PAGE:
Geneva: Close to 40 percent of workers worldwide think their job could disappear in five years, six in 10 are worried that machines would take over their jobs, and by 2025 humans and machines are predicted to spend equal amounts of time at work, according to a report published by the World Economic Forum (WEF).
Based on a survey of 32,000 workers conducted by consulting giant PwC in 19 countries, Xinhua news agency quoted the report as saying on Thursday that half of the respondents were optimistic about their future.
Effects of automation: The survey also highlighted that 60 per cent of the respondents were worried about the effects of automation and 56 per cent thought that fewer people would obtain long-term employment in the future.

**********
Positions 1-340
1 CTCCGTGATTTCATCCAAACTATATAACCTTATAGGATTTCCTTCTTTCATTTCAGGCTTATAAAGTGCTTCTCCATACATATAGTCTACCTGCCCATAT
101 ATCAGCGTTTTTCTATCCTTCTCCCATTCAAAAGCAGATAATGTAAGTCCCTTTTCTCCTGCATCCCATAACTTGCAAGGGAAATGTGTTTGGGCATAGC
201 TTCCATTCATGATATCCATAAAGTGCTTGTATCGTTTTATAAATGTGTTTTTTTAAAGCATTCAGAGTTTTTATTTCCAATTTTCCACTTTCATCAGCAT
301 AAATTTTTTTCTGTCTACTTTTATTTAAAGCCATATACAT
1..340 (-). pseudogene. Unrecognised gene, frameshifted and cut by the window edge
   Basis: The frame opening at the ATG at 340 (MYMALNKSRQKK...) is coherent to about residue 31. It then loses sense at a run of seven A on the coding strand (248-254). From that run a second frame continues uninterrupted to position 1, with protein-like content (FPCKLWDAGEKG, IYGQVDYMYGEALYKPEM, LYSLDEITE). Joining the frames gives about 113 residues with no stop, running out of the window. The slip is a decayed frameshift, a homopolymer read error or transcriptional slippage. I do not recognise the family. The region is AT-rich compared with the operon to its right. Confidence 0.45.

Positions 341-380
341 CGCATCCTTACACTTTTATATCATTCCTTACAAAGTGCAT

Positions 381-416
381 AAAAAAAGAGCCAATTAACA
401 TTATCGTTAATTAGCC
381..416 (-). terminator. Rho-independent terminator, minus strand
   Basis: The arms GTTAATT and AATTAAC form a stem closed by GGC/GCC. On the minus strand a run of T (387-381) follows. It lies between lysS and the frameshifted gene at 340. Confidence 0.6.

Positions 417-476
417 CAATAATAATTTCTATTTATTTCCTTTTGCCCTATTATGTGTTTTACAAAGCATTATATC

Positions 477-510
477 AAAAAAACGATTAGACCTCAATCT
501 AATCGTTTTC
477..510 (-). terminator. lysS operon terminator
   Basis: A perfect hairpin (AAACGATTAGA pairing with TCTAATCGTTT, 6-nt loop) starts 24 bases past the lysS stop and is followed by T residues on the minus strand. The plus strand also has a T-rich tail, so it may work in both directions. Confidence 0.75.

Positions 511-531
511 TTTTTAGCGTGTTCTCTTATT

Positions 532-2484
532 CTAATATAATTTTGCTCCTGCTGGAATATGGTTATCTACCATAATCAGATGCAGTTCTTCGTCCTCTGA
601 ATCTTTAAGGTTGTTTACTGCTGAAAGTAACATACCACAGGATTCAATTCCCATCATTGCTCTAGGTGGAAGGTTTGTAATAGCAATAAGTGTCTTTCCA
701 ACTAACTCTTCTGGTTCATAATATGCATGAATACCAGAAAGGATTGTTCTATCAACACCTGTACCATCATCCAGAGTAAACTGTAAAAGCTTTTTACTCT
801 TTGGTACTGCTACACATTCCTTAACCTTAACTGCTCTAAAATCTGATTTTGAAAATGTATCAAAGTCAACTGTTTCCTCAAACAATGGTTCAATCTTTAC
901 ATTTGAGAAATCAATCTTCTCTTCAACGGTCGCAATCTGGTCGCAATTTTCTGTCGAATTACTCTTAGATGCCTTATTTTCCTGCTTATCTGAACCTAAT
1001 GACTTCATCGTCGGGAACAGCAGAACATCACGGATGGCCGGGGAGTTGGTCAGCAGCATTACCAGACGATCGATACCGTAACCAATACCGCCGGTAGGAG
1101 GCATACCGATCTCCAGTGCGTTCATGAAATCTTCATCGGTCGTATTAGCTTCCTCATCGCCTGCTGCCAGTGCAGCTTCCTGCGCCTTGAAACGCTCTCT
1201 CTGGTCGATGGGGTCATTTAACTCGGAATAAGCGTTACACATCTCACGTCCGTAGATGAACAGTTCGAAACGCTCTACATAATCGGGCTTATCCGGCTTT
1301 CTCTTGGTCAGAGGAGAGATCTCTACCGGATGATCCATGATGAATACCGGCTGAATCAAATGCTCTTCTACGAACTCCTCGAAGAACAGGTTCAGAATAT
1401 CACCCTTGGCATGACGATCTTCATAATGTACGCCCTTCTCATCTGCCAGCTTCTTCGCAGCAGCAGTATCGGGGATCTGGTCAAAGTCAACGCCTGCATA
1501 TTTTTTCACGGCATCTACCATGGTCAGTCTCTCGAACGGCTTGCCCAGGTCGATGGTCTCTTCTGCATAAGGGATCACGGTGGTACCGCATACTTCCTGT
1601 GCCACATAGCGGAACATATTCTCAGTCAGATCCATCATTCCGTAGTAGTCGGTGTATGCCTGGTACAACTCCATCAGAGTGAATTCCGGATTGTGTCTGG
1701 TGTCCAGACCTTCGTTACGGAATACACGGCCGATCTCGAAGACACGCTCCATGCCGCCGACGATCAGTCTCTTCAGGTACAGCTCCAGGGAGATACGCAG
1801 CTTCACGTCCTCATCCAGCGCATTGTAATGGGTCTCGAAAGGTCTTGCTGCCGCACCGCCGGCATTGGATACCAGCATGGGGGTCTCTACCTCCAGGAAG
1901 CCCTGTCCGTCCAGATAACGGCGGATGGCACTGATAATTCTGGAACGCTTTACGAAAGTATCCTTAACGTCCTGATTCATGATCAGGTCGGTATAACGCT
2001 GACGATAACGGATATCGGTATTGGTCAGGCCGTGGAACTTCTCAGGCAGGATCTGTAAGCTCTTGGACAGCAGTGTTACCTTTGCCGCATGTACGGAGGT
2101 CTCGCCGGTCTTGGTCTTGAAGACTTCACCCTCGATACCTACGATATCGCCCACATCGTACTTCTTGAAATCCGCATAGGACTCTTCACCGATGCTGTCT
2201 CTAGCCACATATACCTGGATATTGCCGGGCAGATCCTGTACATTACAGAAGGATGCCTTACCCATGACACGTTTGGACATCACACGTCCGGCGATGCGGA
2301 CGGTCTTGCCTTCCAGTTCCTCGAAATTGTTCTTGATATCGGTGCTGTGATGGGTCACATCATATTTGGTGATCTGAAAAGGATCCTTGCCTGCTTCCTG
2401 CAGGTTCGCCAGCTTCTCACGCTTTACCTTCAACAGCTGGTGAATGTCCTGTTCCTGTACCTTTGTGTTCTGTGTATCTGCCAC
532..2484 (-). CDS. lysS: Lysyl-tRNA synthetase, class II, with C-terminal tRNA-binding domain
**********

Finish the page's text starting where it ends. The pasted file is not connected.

This prompted 61 per cent of the people surveyed, most of them young, to agree that governments should protect jobs.
The survey also found that 40 per cent of workers used the Covid-19 lockdown last year to hone their digital skills, and that 77 per cent were ready to learn new skills or to retrain.
New technologies: Furthermore, 80 per cent were confident in their ability to adapt to new technologies.
According to a previous WEF report, 85 million jobs may be at risk of disappearance due to the growing reliance on machines and artificial intelligence (AI), but 97 million new jobs might emerge in such a scenario.